26 Hannover 27-iv-2007DDS Data Analysis26 We need the magnetic field on the TMs region. For this, measuremrents provided by 4 3-axis magnetometers are available. There are (at present) 37 sources of magnetic disurbance identified (ASU). Magentometer information is thus insufficient to reconstruct the magnetic map. Magnetic Problem  The nominal magnitudes (moduli) of the magnetic moments of the sources are reasonalbly well known moments but their directions are not.

27 Hannover 27-iv-2007DDS Data Analysis27

28 Hannover 27-iv-2007DDS Data Analysis28 Radiation Monitor From S2-IEC-TN-3031:...The radiation monitor is primarily designed to help understand and quantify these variable processes [modulations of CGR and fluxes of SEP] by monitoring the external particle fluxes and allowing these to be correlated with the test-mass charge measurements.

29 Hannover 27-iv-2007DDS Data Analysis29 Radiation Monitor

30 Hannover 27-iv-2007DDS Data Analysis30 Radiation Monitor

31 Hannover 27-iv-2007DDS Data Analysis31 Radiation Monitor

32 Hannover 27-iv-2007DDS Data Analysis32 Radiation Monitor 1.Establish the charging-rate in the TMs due to cosmic-ray interactions. Compare with Monte Carlo simulations. Requires a long run with no UV lamps operating. 2.Establish the cosmic-ray transfer function from the radiation monitor to the test-mass charge. 3.Establish or limit the level of power spectral density of cosmic-ray modulations caused by solar activity. Provided by continuous operation of RM and other monitors available. 4.Establish the solar-energetic particle (SEP) flux enhancement distributions (temporal and fluence) seen by the radiation monitor. 5.Establish the solar-energetic particle transfer function from the radiation monitor to the test-mass charge. Done by cross-correlation of TM charge control data with RM (and other monitors) SEP data. 6.Estimate the solar-energetic particle induced charging rate and compare with simulations. 7.Demonstrate the closed loop charge control process and estimate its gain factor.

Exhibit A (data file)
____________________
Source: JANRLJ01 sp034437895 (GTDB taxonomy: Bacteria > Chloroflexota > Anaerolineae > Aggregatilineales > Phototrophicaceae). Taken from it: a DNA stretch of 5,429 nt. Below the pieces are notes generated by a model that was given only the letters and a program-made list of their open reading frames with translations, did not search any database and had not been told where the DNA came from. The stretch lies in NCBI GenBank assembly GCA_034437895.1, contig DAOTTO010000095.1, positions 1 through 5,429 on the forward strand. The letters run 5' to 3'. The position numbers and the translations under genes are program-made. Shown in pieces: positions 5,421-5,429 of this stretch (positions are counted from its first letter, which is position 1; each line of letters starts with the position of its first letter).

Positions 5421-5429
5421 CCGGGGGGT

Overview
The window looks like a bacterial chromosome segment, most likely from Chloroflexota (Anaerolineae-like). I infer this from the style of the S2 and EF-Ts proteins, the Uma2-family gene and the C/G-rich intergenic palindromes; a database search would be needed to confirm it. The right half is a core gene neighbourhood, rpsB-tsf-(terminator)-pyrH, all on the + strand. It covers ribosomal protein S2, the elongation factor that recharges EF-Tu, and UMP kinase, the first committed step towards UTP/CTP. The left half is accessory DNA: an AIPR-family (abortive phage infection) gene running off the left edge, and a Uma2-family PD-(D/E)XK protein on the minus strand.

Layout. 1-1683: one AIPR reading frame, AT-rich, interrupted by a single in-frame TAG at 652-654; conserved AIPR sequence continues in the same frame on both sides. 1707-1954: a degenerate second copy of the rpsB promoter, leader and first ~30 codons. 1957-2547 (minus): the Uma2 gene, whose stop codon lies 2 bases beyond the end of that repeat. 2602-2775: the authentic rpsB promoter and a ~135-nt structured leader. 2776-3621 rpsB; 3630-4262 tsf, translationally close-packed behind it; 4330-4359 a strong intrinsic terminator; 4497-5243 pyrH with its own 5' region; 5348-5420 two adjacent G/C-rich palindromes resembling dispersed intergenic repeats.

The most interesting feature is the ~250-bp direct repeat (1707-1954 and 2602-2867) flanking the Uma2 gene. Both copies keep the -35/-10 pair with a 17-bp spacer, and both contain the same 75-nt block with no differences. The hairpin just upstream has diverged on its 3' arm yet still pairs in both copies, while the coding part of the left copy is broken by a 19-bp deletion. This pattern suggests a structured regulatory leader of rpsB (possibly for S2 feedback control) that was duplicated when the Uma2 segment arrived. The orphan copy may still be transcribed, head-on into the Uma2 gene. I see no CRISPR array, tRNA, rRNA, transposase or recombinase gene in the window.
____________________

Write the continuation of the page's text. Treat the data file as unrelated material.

33 Hannover 27-iv-2007DDS Data Analysis33 Radiation Monitor Radiation Monitor data are formatted in a histogram-like form. A histogram is generated and sent (to OBC) every 614.4 sec.

34 Hannover 27-iv-2007DDS Data Analysis34 Radiation Monitor Additional data required: 1.Test mass charges, Q 1 and Q 2 every 1000-10,000 seconds to an accuracy to 10 4 elementary charges with sign. 2.ULU time status including lamps on/off and commanded UV levels 3.Inertial sensor noise power spectra 4.RM calibration data – channel to energy conversion 5.RM calibration data – efficiency factors for each spectral channel 6.RM calibration data – spectral resolution as function of energy 7.Updated satellite geometry model 8.Solar activity indicators

35 Hannover 27-iv-2007DDS Data Analysis35 End of Presentation

36 Hannover 27-iv-2007DDS Data Analysis36 Radiation Monitor GCR SEP

37 Hannover 27-iv-2007DDS Data Analysis37 Radiation Monitor

38 Hannover 27-iv-2007DDS Data Analysis38 Data handling issues: Front detector hits sent as flags Coincident events sent as energy deposed Electronics is able to cope with up to 5000 c/s, so data compression will be eventually needed. Testing issues: Artificially generated pulses Muon test Proton source exposition: PSI, end of October Radiation Monitor